I've been spending a lot of time lately in conversation with others about how to effectively think about and listen to the spiritual dimension of people's lives. From my very first sessions as a trainee spirituality was a dominant element in many of the conversations. It became very clear early on that I was going to need to discover ways to ask appropriate questions about beliefs, practices, and communities. I also became very curious how to explore the sustaining and healing qualities of people's spiritual and religous experience while also examining how these practices may also be doing harm. A delicate balance for sure.
But the real reason for this post was to direct you to my friend and fellow narrative therapist Kelly McCann's new blog, Scenes From a Semi-Mormon Life where she gets transparent around her own spiritual journey. The writing is funny, smart and brave. I know Kelly spent a lot of consideration around the risk she might be taking by being so publicly transparent with her own spiritual exploration so go take a look, leave a nice comment or two, and be sure to bookmark it for daily reading.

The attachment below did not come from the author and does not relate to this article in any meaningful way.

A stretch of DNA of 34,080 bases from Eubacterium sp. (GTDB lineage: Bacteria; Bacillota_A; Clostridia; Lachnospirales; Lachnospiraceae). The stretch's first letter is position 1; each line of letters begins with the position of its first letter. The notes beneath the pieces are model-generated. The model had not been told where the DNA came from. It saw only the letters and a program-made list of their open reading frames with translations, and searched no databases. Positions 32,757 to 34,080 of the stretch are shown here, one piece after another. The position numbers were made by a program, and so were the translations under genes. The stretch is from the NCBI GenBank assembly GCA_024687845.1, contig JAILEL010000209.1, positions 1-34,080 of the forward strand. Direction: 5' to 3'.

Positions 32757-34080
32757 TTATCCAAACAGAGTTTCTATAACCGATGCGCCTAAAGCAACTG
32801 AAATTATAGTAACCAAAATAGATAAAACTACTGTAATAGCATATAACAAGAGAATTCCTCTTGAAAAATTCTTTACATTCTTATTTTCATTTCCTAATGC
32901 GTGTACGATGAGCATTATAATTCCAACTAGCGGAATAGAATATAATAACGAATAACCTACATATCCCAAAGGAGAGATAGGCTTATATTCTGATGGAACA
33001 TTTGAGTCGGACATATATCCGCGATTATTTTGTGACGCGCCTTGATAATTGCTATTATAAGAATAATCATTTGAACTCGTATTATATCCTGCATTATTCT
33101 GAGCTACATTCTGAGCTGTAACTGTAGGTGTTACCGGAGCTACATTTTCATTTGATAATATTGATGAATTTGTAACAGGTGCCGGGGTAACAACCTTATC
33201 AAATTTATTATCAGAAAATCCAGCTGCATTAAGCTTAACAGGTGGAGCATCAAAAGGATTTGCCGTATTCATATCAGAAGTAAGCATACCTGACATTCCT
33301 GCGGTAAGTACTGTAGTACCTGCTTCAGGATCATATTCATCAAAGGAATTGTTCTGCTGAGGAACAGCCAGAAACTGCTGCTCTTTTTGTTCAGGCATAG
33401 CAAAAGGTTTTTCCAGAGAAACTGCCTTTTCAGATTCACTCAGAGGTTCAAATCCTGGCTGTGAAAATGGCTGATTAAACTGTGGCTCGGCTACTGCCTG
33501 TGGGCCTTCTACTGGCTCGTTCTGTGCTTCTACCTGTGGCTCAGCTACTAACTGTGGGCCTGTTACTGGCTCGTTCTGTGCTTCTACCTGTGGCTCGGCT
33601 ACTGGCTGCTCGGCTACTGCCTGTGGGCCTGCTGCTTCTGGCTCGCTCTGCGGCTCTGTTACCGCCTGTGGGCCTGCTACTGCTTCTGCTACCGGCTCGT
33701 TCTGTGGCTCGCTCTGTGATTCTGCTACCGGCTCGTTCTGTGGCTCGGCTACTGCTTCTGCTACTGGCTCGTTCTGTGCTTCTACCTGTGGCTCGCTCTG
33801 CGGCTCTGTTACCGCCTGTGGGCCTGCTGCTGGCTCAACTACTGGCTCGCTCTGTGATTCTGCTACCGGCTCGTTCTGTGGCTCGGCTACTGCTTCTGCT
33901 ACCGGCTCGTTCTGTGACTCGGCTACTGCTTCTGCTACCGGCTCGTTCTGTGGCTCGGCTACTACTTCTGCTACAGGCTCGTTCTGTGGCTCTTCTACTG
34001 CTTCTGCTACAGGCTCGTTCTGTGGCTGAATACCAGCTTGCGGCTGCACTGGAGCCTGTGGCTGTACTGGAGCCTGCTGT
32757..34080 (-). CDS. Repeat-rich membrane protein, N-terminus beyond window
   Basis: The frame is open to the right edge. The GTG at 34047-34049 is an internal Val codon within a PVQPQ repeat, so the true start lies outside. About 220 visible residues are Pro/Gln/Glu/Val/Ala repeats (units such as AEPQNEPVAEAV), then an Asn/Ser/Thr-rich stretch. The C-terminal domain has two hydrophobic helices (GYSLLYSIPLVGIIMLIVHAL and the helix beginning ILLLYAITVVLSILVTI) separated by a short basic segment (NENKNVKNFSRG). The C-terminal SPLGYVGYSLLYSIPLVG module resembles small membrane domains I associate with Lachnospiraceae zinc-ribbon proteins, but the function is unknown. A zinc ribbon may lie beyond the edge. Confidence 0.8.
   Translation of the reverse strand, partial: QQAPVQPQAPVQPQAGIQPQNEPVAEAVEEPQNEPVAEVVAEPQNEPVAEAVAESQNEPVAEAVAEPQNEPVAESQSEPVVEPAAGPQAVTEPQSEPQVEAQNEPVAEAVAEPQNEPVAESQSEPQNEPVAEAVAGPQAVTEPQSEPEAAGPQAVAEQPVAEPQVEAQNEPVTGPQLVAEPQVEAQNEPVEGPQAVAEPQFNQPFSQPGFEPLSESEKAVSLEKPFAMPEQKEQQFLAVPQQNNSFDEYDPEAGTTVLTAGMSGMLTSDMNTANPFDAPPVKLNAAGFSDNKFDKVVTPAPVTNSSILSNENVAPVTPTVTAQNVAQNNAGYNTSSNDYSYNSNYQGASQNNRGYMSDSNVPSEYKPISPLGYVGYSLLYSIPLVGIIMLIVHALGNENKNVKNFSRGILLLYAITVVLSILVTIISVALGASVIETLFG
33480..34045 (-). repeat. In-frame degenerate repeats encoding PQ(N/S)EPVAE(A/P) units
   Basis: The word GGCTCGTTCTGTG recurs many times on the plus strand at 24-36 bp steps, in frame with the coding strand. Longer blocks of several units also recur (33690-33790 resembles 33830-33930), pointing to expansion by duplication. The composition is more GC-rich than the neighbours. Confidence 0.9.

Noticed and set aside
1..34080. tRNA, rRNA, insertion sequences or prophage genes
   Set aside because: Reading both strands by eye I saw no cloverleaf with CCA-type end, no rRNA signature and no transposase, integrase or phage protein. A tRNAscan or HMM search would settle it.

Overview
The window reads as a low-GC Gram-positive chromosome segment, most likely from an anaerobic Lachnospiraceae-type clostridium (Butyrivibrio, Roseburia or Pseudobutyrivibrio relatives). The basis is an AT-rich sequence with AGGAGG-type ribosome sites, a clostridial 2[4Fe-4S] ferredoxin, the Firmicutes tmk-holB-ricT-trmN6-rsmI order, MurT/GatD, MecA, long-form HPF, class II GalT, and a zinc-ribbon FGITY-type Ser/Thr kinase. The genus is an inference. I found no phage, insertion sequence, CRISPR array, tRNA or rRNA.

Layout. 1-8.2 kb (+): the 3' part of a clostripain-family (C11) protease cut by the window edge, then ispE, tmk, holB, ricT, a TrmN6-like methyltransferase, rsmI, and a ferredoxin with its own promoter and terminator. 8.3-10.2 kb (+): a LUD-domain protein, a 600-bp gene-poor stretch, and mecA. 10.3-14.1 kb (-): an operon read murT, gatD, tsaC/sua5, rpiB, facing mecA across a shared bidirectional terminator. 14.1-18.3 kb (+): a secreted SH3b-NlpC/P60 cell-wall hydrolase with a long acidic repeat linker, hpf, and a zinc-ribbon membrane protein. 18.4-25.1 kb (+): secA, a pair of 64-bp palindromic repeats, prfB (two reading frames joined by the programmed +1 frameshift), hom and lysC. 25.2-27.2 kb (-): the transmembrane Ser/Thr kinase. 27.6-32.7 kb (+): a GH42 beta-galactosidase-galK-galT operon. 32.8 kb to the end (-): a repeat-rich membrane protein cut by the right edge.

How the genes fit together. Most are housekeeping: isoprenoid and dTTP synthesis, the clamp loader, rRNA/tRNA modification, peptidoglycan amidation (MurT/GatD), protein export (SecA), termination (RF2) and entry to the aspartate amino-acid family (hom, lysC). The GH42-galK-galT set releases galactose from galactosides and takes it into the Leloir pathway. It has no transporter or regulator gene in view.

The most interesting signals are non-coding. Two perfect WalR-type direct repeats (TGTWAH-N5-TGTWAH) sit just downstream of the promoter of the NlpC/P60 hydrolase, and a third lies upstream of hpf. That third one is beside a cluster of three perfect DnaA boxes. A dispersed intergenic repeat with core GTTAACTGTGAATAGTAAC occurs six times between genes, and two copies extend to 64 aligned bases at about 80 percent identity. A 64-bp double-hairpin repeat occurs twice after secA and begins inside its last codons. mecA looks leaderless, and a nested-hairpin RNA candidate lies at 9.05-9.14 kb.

The truth is in the meeting of opposites - Father Bede Griffiths
I discovered this video of the life of Father Bede Griffiths over at Zen Mirror. I ended up watching the whole thing. So compelling is Father Bede Griffiths story of combining the spiritual traditions of the west and the east, that immediately after watching the video I went over to Amazon and bought his biography and a book of some of his writings. I'm very curious about this man. Do yourself a favor and make some time to get a glimpse of this amazing man's life.